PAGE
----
"Good Enough" is No Longer Good Enough for Toronto
Seldom do people recognize the full extent to which their environment affects them. Everyone understands the importance of clean air and water and the integral role they play in ones health, but many overlook an equally critical component that is just as omnipresent, yet never celebrated: Urban Design. While most will probably associate the term with public parks or the new OCAD building, the real importance of urban design extends beyond landmarks or tourist destinations. Last night a panel of guests from across Canada and abroad convened at the Isabel Bader Theater on Charles Street West to discuss how they can bring the issue into the public eye, and work together to create a better Toronto.
The public forum was the second half of Toronto's two part Design Review Symposium organized by the City of Toronto in association with the Canadian Urban Institute, the Toronto Society of Architects and the Ontario Association of Landscape Architects. The panel was made up of Architects, Developers, lawyers and design review panel members from Ottawa, Vancouver, Montreal and the U.K, where such systems have already been put into place. The night was hosted by City TV's Adam Vaughan and included comments by Mayor Miller, an adamant supporter of urban design.
Mayor Miller, in conjunction with the Clean and Beautiful City Initiative wants to focus more attention on making Toronto a city that is "not simply good, but great". In May, at the Urban Design Awards, Miller said "As a City we must learn to despise mediocrity. We can't accept what we've accepted in the past. 'Good enough' is no longer good enough."
But how does a city reconcile the different agendas of developers, architects, planners and citizens? Through good design believes Larry Beasley, Director of Planning for the City of Vancouver. "Good design doesn't cost more. Good design makes money". But making money is not the only issue. The critical issue, agreed upon by the majority of panelists and the public alike, is that the focus of urban design must be brought back to the individual citizens' lived experience of their environment. Joanna Avery, Director of Enabling, Commission for Architecture and the Built Environment (CABE), England, was a stand out panelist who made it clear that urban design must be about the every day. She described the proliferation of the "Found everywhere but built for nowhere" phenomenon, a problem that plagues many cities, including Toronto, in the form of non site specific design such as cookie cutter urban sprawl neighbourhoods that do not foster a sense of community or neighbourhood ownership.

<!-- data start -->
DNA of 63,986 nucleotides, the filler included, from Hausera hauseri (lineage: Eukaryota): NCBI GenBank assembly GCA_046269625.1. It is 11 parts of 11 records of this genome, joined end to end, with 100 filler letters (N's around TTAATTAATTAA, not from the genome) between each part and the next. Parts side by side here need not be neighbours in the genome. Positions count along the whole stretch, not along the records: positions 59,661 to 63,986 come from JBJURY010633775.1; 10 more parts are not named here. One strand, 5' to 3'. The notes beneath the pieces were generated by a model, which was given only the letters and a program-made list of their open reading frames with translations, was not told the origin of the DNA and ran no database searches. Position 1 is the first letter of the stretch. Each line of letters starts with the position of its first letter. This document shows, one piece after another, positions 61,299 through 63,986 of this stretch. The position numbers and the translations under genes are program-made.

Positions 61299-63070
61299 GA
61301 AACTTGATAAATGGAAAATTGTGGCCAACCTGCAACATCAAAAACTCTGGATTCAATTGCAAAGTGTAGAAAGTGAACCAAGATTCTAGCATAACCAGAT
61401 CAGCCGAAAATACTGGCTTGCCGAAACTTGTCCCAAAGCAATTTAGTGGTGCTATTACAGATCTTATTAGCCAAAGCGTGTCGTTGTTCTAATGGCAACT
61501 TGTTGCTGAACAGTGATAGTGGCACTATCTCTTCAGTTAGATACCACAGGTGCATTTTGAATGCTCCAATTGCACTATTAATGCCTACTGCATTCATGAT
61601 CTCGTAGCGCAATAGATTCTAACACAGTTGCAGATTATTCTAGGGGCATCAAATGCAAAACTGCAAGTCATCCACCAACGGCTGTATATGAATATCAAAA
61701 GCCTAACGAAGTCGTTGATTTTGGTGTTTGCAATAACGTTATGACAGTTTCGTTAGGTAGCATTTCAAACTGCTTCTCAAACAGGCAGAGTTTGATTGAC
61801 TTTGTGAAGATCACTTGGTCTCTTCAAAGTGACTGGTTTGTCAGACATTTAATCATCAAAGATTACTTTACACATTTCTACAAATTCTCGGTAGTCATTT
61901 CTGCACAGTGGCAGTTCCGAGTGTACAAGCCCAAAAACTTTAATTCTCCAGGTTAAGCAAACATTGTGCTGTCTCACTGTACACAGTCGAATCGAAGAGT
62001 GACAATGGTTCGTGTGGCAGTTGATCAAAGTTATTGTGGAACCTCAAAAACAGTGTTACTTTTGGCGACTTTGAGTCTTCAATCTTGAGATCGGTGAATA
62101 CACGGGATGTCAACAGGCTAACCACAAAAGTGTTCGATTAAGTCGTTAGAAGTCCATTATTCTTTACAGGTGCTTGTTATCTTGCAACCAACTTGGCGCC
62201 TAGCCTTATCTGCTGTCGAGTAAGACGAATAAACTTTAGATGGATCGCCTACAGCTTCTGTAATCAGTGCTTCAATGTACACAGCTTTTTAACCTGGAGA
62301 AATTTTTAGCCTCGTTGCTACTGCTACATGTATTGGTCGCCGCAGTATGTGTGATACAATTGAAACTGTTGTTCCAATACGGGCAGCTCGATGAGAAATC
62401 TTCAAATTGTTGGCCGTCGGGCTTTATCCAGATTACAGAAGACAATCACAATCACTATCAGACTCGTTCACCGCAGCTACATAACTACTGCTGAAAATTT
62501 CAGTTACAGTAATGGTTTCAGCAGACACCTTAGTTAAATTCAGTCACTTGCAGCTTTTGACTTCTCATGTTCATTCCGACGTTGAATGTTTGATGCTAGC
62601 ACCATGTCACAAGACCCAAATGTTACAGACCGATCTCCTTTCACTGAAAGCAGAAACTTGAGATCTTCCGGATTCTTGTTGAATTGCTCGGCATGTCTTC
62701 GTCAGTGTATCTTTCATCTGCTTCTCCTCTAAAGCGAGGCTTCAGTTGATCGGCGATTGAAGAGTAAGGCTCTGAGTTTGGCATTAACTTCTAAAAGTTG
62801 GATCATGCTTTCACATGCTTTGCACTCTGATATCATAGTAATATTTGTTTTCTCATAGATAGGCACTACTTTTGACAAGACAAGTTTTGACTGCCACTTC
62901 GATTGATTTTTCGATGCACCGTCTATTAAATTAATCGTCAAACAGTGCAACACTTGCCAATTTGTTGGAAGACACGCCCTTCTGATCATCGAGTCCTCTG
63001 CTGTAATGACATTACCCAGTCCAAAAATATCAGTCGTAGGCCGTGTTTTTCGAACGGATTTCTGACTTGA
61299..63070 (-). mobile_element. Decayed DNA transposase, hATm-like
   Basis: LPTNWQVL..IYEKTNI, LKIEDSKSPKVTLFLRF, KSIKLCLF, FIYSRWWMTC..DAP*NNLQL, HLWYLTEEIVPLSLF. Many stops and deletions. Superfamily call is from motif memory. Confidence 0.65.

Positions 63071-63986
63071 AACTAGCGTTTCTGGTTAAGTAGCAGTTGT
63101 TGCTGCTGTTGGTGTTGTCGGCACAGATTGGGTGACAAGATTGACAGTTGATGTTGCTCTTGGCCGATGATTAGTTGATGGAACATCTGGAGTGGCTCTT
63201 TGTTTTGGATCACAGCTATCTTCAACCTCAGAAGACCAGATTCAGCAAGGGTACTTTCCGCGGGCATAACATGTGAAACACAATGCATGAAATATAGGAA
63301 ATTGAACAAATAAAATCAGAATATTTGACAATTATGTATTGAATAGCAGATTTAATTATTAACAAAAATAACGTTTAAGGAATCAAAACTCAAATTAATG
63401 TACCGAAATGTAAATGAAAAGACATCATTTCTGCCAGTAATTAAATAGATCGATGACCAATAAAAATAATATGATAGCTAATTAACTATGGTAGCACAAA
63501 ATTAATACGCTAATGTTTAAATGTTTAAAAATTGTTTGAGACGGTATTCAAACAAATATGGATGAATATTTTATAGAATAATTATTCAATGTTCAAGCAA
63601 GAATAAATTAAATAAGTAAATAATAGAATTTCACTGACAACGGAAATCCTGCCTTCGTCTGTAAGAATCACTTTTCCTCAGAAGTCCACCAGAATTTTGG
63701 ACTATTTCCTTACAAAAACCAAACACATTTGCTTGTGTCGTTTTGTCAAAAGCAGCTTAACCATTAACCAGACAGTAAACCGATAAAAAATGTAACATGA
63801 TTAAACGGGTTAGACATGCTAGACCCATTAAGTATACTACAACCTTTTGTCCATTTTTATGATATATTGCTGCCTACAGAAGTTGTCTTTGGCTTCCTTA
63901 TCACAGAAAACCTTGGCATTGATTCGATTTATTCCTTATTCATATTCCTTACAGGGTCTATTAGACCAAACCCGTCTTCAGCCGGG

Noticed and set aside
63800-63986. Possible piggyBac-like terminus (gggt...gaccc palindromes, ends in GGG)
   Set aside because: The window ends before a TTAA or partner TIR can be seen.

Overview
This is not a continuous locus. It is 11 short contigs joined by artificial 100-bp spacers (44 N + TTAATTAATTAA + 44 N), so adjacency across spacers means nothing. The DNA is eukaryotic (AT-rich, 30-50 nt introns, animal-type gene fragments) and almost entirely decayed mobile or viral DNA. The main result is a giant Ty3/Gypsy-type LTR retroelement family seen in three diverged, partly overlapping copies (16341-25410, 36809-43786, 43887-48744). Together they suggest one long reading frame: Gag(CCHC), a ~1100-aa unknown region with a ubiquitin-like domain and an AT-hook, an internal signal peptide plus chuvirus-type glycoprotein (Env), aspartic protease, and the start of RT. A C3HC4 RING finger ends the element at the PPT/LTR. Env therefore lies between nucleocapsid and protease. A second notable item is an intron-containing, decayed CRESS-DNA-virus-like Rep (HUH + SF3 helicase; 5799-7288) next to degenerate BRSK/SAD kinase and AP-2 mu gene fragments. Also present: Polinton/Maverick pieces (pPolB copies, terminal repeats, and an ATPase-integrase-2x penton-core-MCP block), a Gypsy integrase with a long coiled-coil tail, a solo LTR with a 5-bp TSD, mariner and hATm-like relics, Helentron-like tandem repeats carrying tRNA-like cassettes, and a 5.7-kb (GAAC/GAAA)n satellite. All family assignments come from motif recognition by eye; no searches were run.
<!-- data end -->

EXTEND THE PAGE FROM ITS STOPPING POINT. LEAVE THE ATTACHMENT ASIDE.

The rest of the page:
The notion that Toronto, a city frequently touted as a world class metropolis has gone so long without the checks and balances that a review board would provide is astonishing. The lack of a concentrated effort to improve aesthetic value, pedestrian flow and livability has resulted in a number of arterial neighbourhoods that completely lack a cohesive identity while others, such as Kensington Market, have flourished as enclaves of civic pride. A dedicated review board made up of design community peers and experts could help ensure the success of future projects.
There are a number of factors that must be addressed before Toronto can begin assembling a design review panel. The main issue lies in the fact that the city currently lacks sufficient legislative power to create a body that would have any sort of real political teeth. Without any actual clout a design review board would simple add another step to the already arduous urban design process. Other issues include: should the panel meetings be private or public, what projects should come under the scrutiny of the panel and just how inclusive should the panel's mandate be? Should it include things such as sustainability and low income housing? While none of these questions come with easy answers, the assistance of existing boards from other provinces and the enthusiasm of local professionals and officials should be enough to guarantee a running start.
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